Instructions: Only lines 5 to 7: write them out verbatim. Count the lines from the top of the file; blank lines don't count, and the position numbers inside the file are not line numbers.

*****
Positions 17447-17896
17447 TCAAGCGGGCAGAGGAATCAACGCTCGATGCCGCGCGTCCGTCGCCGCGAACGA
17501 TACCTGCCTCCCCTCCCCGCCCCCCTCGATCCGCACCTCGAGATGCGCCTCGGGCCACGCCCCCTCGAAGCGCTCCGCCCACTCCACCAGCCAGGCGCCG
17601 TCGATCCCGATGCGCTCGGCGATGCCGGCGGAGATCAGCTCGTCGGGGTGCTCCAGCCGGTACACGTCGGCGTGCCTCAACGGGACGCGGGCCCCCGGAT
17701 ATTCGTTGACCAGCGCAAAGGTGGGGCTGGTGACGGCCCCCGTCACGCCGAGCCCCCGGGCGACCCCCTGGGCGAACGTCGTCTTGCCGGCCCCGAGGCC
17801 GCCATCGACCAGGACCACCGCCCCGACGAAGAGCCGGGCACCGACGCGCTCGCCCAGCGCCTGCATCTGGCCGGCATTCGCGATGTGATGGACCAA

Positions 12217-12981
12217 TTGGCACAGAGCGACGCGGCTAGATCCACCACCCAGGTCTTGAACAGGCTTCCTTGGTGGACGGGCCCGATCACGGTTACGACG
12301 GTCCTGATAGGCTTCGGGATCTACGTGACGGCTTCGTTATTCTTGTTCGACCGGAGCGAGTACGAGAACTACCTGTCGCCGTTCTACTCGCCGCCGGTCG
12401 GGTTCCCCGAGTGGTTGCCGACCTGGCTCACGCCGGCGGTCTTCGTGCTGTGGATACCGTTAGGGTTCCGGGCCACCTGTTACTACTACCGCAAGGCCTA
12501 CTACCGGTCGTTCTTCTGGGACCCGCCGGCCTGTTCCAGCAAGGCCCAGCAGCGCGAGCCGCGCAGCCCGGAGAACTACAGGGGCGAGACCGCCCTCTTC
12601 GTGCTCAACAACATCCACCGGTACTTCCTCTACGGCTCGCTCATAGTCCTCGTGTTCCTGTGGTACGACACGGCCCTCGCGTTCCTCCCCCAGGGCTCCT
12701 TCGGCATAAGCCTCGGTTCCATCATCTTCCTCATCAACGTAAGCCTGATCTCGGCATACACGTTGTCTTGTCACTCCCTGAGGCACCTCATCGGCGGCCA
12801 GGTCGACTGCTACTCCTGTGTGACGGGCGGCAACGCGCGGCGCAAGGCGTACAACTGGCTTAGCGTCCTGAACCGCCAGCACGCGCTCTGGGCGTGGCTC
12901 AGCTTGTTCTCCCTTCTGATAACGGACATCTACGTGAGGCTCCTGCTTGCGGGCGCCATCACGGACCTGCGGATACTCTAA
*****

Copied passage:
17701 ATTCGTTGACCAGCGCAAAGGTGGGGCTGGTGACGGCCCCCGTCACGCCGAGCCCCCGGGCGACCCCCTGGGCGAACGTCGTCTTGCCGGCCCCGAGGCC
17801 GCCATCGACCAGGACCACCGCCCCGACGAAGAGCCGGGCACCGACGCGCTCGCCCAGCGCCTGCATCTGGCCGGCATTCGCGATGTGATGGACCAA

Positions 12217-12981